Cell phones, sunshine, and tanned, rich blonds. That's Orange County, Calif., for you—at least the one popularized by television shows such as The O.C. and Laguna Beach: The Real Orange County. Those series would have you believe that life there is much like a visit to Disneyland: somewhat expensive, mostly idyllic, but at times, banally homogeneous. Turns out those shows aren't too far from reality. Happily sandwiched between Los Angeles and San Diego, Orange County is fronted by sandy Pacific Coast beaches, backed by the picturesque Saddleback Mountains, and recognized as a Southern California banking, finance, and real estate business hub. The county sprawls across 948 square miles—and approximately one-fifth of the land is owned by The Irvine Co.

The 94,000-acre Irvine Ranch, assembled from Mexican and Spanish land grants in the 1860s and incorporated under The Irvine Co. in 1894, covers almost the entirety of the southern portion of the O.C. and includes Laguna Beach, Anaheim, Irvine, Newport Beach, and Tustin. Not bad markets to be in, particularly when you are virtually the only game in town, as is the enviable position enjoyed by The Irvine Co. Apartment Communities (IAC). The Irvine Co. subsidiary, which was briefly a publicly traded REIT in the '90s, built its first asset in 1969 as part of the master-planned community of Irvine, Calif.

President of The Irvine Co Apartment Communities Max Gardner want his residents to love where they live.
Kelly Fajack/WPN President of The Irvine Co Apartment Communities Max Gardner want his residents to love where they live.

For more than a quarter-century, IAC quietly enjoyed its place in the sun. Pride and discipline—not to mention the close watch of the international development community on one of the earliest master-planned projects —kept asset quality and service levels strong across the growing portfolio. Still, IAC had no compelling reason to market its assets. “We built a great product, we serviced it well, but we didn't market it as well,” explains IAC president Max Gardner. “It was almost an order-taker mentality. ‘If you want to live in Irvine, you are going to live with us. We do a really nice product; why wouldn't you want to live here?'”

That all changed in 1996 with the opening of Toll Road 73, a 15-mile four-laner stretching from Newport Beach south to San Juan Capistrano. The toll road bisected the Irvine metro, opening the submarket to competition from L.A. and San Diego bedroom communities such as Riverside and Oceanside, respectively. “And it wasn't just the 73,” Gardner adds. “With the additions of the 241, the 261, the 133, and improvements to interstates 405 and 5, people can get here much easier from a number of communities. As a result, we have had to adjust our whole approach to marketing.”

Irvine couldn't have chosen a better leader than Gardner to accomplish a reinvention. If there's anyone with a grasp of differentiating product amidst growing competition, Gardner fits the bill. “I spent three years in retail after college, and you could read that as three Christmas seasons,” he says. “Talk about marketing pressure—it led me into real estate if for any other reason than there had to be a better way.” The better way was pursuing an MBA at Georgia State University, a degree that led to a seven-year position at Trammell Crow Residential, first as regional partner of finance for the West Coast, and later as president and CEO of Trammell Crow Residential Services.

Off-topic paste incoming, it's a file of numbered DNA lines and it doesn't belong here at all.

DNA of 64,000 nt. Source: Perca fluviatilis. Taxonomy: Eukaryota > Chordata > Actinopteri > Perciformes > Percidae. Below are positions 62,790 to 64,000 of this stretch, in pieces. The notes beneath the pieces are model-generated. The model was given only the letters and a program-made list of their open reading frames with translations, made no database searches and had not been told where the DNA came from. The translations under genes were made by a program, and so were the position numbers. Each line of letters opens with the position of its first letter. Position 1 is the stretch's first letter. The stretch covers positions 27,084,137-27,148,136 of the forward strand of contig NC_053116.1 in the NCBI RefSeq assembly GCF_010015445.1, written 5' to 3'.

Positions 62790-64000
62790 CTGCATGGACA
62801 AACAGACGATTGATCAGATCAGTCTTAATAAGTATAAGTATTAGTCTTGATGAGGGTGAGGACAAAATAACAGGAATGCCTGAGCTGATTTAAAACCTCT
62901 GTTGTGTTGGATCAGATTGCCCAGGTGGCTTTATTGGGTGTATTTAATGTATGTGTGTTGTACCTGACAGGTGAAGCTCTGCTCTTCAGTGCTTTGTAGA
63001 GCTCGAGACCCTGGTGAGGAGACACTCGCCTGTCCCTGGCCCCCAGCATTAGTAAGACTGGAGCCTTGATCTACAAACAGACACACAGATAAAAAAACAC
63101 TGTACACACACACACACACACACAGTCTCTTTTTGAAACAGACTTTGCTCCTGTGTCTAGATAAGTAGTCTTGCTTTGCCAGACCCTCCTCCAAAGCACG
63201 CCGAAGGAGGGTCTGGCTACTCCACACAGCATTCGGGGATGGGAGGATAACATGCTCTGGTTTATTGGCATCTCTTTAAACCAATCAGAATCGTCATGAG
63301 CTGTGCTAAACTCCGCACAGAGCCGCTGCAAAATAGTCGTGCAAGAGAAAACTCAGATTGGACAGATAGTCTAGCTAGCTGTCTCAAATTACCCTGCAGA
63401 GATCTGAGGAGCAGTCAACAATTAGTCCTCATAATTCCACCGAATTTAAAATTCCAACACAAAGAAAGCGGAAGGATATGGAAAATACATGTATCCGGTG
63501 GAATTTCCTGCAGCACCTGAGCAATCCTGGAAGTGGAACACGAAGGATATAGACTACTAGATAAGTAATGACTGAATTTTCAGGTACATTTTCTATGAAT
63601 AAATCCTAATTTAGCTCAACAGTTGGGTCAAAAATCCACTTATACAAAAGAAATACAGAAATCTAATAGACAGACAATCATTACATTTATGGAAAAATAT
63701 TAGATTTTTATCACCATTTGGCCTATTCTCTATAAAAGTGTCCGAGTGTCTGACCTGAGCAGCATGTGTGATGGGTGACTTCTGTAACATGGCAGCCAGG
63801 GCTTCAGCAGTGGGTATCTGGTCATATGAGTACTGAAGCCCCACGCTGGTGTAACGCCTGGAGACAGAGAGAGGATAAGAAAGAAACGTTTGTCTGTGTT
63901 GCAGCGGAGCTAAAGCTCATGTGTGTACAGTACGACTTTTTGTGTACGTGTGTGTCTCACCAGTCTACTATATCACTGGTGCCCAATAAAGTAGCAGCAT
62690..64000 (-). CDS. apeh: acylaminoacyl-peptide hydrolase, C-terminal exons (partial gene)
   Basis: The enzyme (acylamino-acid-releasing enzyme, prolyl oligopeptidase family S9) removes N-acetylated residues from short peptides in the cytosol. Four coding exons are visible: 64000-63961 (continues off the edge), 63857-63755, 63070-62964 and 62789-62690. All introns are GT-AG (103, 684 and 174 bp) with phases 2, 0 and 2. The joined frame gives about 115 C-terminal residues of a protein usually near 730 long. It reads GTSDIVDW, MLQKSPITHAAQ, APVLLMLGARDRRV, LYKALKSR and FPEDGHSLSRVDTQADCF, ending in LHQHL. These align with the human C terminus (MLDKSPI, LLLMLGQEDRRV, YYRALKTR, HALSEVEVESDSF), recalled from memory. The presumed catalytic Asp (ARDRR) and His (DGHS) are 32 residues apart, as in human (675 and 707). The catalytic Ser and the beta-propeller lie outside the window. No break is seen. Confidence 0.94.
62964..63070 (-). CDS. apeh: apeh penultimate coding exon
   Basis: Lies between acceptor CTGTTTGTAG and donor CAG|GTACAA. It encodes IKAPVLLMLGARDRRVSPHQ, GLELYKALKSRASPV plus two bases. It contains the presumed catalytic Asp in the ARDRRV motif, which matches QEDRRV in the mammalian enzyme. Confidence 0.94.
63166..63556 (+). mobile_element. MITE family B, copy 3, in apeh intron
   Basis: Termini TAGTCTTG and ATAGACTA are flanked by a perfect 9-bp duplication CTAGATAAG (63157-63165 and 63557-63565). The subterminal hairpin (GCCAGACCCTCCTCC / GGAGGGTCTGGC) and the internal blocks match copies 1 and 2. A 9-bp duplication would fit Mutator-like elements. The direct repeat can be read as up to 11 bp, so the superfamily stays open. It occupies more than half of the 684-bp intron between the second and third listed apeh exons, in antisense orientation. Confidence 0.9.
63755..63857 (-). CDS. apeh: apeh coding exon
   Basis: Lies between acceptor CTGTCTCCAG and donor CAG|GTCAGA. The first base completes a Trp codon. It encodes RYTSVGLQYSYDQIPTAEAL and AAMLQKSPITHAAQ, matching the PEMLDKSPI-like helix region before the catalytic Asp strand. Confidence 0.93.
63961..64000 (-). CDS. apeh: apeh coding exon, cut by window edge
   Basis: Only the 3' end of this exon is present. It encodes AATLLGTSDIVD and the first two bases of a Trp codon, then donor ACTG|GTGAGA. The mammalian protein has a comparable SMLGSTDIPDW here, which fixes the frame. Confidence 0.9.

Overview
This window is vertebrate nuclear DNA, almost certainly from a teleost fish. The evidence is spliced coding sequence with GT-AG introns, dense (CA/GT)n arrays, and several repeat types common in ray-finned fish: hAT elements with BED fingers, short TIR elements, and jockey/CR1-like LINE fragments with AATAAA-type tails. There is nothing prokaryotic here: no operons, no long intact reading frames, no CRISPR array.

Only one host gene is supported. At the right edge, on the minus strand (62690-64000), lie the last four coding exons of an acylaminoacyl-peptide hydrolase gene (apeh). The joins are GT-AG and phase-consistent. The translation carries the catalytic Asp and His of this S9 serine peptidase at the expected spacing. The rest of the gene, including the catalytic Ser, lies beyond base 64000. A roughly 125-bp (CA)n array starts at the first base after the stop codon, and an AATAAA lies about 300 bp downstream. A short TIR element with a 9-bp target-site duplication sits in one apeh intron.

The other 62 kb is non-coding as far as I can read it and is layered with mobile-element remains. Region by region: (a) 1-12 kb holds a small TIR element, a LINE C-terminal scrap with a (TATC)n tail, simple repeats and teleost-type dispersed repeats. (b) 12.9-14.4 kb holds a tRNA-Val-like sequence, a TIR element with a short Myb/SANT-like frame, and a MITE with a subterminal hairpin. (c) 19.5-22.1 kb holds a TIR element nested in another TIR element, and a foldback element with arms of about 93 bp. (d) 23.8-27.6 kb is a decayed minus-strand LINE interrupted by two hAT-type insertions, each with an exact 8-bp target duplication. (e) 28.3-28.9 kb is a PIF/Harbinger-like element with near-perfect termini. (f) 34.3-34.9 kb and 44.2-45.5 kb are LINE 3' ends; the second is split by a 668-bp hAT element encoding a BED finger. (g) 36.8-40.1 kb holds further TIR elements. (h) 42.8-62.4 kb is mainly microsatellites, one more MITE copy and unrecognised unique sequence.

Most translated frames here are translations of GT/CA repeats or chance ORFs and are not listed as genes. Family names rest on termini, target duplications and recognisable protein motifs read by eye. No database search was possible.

From 1995 to 1998, Gardner was executive vice president and chief operating officer of Bay Apartment Communities, where he also served as a member of the company's board of directors. After Bay's merger with Avalon Properties, Gardner had overall responsibility for development and acquisitions in the western region. In total, 30 years of multifamily experience that gives Gardner the pedigree necessary for his marching orders—particularly on the marketing front—since joining IAC in 1999 as executive vice president. “The most important thing I can ask is to think on the job,” Gardner explains. “To reach for perfection and not do things because that is the way the last guy did it.”

Over the past decade, IAC has done just that, spending substantial marketing dollars in the process. (The company would not divulge its annual marketing budget, saying only that it is, per door, significantly higher than the industry norm.) The firm's reinvention is a prime example of marketing done right—IAC has recreated its brand identity and tagline, developed an advertising strategy to appeal to the psychological and emotional needs of its customers, trained associates to sell across the portfolio rather than at their specific properties, and energized its communities with fresh design and social activities. The result? A company that delivers on its promise that residents will love where they live.

LIFESTYLE SANS BLUEPRINTS Throughout the marketing evolution, one of IAC's biggest challenges has been differentiating assets across the company's 90-community portfolio. Although wide variation exists among IAC properties in age, price point, design, and amenities, the company's historical market saturation and lack of outreach perpetuated a cookie-cutter image held by consumers.

“Most of our properties are surrounded by our properties,” Gardner explains. “So the challenge becomes appealing to different customer segments so people don't say, ‘I've seen one Irvine apartment community; I don't need to see another one.' It is paramount then to communicate both what we are and what we are not. We do not want to be thought of as the Stepford Properties.”

There's no reason each IAC asset shouldn't be able to stand on its own merits. Case in point: The 31.5-acre The Village at Irvine Spectrum Center, home to 3,000 residents across 1,550 one- and two-bedroom Class A apartments where approximate rents range from $1,525 to $2,050.